I have spent the last two weeks traveling around the Midwest. While the races that were the focus of the trip went extremely poorly for me, everything else about our journey was amazing.
The first highlight is that after a long day of driving, we landed in Grand Rapids, Michigan, where we stayed with my friend Hot Legs (a.k.a. Sean Prentiss). Sean took us to a great pub, and then teased us with an offer to drink PBR out of pink flamingo lawn ornaments. This was all a hoax as neither the PBR nor the flamingos appeared. It’s okay, though, I’ll still be friends with you, Sean. Don’t screw up next time though.
From there we drove to Madison, where we stayed with the parents of a college friend. They had a fantastic house and took very good care of us, in some instances refusing to let us cook for ourselves. Mimi made us multiple delicious meals, and we were blessed with a big comfy bed for each of us and a television to watch the Olympics – which was exciting! At no other time do you ever get to see nordic skiing, biathlon, or nordic combined on TV, so we made the most of it.
The races in Madison were a new experience for all of us. The first race was criterion-style, with 8 (for the women) or 12 (for the men) laps of a 0.75k loop around half a city block. I can’t deny that it was cool to be skiing right next to the impressive-looking Capitol building, with spectators cheering from the sidewalks. But it didn’t feel like a ski race – not enough terrain! The frustrations of the weekend were typified by Tim’s very questionable disqualification from Saturday’s race. Enough said.
The other highlight of the Madison trip was that two of my best friends from high school happen to live there. In between the qualification and heats of Sunday’s sprint, I met up with Julia Schwartzman and Bethany Schimmel in a very hip coffee shop less than a block from the race course. While a cup of coffee might not have been the best snack in between races, it was fantastic to get to see them after such a long time.
Next, we drove to Spring Brook, a tiny town in northern Wisconsin. We stayed at a cabin owned by Ollie’s grandmother’s college roommate, who was very cool. Despite being 86 years old, “Herm” still skied more than us on several occasions, tromping through the woods with her spaniel, Scooter. The cabin was lovely and relaxing, and I don’t think we could have asked for a nicer place to stay, or a nicer lady to stay with.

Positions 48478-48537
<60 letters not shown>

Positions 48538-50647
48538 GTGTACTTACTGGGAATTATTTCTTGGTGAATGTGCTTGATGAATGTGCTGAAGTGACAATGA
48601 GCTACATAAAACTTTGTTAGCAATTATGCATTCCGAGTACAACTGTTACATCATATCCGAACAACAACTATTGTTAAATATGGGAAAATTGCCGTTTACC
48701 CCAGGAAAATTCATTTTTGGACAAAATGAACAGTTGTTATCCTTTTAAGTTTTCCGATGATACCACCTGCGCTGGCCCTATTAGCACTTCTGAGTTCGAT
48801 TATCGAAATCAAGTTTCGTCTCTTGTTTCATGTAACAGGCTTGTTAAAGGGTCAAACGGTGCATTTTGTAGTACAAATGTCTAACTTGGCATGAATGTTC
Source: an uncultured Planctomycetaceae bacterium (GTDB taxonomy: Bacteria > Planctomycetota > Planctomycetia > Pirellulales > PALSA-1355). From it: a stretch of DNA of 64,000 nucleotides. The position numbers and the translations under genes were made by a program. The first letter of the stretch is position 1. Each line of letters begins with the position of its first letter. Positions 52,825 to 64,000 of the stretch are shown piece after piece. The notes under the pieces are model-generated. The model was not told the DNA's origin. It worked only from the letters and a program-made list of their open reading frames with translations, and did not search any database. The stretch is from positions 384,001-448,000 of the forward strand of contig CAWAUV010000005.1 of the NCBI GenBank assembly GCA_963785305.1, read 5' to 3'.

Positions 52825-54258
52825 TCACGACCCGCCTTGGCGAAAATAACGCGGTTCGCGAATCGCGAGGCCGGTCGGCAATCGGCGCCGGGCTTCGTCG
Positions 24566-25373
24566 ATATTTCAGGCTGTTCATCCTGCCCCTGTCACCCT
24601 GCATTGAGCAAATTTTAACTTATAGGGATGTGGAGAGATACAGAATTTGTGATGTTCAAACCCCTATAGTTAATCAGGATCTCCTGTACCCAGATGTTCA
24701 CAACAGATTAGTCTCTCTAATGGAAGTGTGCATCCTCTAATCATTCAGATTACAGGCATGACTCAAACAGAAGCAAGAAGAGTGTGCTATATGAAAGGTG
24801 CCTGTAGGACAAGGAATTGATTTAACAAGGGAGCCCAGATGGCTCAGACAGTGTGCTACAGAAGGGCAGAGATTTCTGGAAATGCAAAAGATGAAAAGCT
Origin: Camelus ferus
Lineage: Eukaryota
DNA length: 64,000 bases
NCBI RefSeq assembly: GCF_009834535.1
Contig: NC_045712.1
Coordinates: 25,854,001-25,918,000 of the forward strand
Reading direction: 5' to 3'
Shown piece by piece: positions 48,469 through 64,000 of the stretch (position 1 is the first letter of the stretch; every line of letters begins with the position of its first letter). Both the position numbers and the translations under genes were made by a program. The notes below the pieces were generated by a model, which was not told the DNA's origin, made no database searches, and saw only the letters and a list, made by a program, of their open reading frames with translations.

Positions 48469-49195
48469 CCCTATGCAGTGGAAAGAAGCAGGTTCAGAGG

Why were we up in the land of lakes/great north woods? The Birkie! We were fairly overwhelmed with the scale of the race and the rabid midwesterners for whom the event is something of a cult. But on race day, everything lived up to the hype. We were bussed to the Telemark Lodge, and got to soak in the atmosphere of what is surely the largest collection of ski racers in one place on the continent… as well as their midwestern accents. The governor of Wisconsin fired the gun to start us, confirming what a big deal the Birkie is out there.
The course was excellent, the snow was great, and it was fun. Going up the first really steep hill, we were flanked by native Americans from a local tribe playing drums, which was amazing. There were hundreds of spectators out on the course, which was impressive considering that it is point-to-point and there aren’t a ton of easy ways to get to the trail. Cheering was especially loud on “bitch hill”, which isn’t nearly as bad as it sounds. The closer we got to the end, the more spectators we found. The last 3k are across a big lake, where people had driven their cars out onto the ice and in some cases were grilling up food (which smelled delicious to me!). At the end of the lake, you pop up onto the road and go around a block before you are spit out onto Main Street, which is, as Brayton Osgood said, “a tunnel of noise”. There were spectators three or four people deep lining both sides of the street, and they were cheering wildly. It was exhilarating, if anything can be after 50 kilometers of skiing!
The whole experience was great, and gave me a taste of what it might be like to race in one of the bigger races in Europe, where people actually like to watch skiing. That isn’t something that happens in the U.S. – the Birkie might be the only race in North America where you can feel that magic. I am definitely ready for a return trip next year!
After napping all afternoon, we got ready for the afterparty at the Sawmill, which lived up to its reputation. I was happy to see so many friends who had raced that day: Dartmouth teammates Courtney Robinson, Audrey Weber, Brett Palm, Pavel Sotskov, Carolyn Bramante, Kristina Trygstad-Saari, as well as plenty of other friends. There was a live band, and life was good.
The next morning, I woke up the boys and they went to sleep in the van while I drove the first three hours. I had meant to leave at 6, but my watch was off somehow, so I woke them up just before 5, although I didn’t realize it until we stopped for breakfast. That would explain why they were so grumpy and I was so tired… We decided to drive through the night to get back to Vermont. With an air mattress in the back of the van, we were able to take turns napping, which meant that the drive wasn’t that difficult. When we arrived home at 6:30 on Monday morning, we made french toast and bacon, and ate it giddily while laughing at absolutely everything. It was a mess. Luckily, we went to bed until lunchtime, and we all seem to have recovered.
It’s good to be home, but the trip was a lot of fun and I’m left with fond memories of the midwest. Thanks to everyone who hosted us, you were awesome!